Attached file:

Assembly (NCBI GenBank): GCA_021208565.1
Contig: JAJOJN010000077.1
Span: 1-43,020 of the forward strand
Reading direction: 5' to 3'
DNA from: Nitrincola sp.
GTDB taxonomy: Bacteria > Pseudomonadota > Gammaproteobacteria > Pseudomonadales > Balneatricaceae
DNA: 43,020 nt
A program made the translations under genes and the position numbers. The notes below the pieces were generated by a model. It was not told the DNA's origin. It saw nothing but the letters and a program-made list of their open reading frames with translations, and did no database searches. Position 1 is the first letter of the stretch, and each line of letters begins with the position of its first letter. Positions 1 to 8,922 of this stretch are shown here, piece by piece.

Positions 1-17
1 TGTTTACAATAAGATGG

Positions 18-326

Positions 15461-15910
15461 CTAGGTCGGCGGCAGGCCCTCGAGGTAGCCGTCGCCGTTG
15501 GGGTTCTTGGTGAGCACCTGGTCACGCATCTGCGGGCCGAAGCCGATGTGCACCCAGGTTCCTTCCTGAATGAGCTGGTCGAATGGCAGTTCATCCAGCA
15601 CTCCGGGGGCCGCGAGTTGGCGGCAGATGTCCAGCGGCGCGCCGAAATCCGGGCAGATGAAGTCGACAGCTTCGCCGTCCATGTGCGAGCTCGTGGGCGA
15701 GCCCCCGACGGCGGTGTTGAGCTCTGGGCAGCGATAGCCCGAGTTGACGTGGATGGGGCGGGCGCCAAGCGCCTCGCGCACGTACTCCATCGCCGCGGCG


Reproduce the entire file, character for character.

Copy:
Assembly (NCBI GenBank): GCA_021208565.1
Contig: JAJOJN010000077.1
Span: 1-43,020 of the forward strand
Reading direction: 5' to 3'
DNA from: Nitrincola sp.
GTDB taxonomy: Bacteria > Pseudomonadota > Gammaproteobacteria > Pseudomonadales > Balneatricaceae
DNA: 43,020 nt
A program made the translations under genes and the position numbers. The notes below the pieces were generated by a model. It was not told the DNA's origin. It saw nothing but the letters and a program-made list of their open reading frames with translations, and did no database searches. Position 1 is the first letter of the stretch, and each line of letters begins with the position of its first letter. Positions 1 to 8,922 of this stretch are shown here, piece by piece.

Positions 1-17
1 TGTTTACAATAAGATGG

Positions 18-326

Positions 15461-15910
15461 CTAGGTCGGCGGCAGGCCCTCGAGGTAGCCGTCGCCGTTG
15501 GGGTTCTTGGTGAGCACCTGGTCACGCATCTGCGGGCCGAAGCCGATGTGCACCCAGGTTCCTTCCTGAATGAGCTGGTCGAATGGCAGTTCATCCAGCA
15601 CTCCGGGGGCCGCGAGTTGGCGGCAGATGTCCAGCGGCGCGCCGAAATCCGGGCAGATGAAGTCGACAGCTTCGCCGTCCATGTGCGAGCTCGTGGGCGA
15701 GCCCCCGACGGCGGTGTTGAGCTCTGGGCAGCGATAGCCCGAGTTGACGTGGATGGGGCGGGCGCCAAGCGCCTCGCGCACGTACTCCATCGCCGCGGCG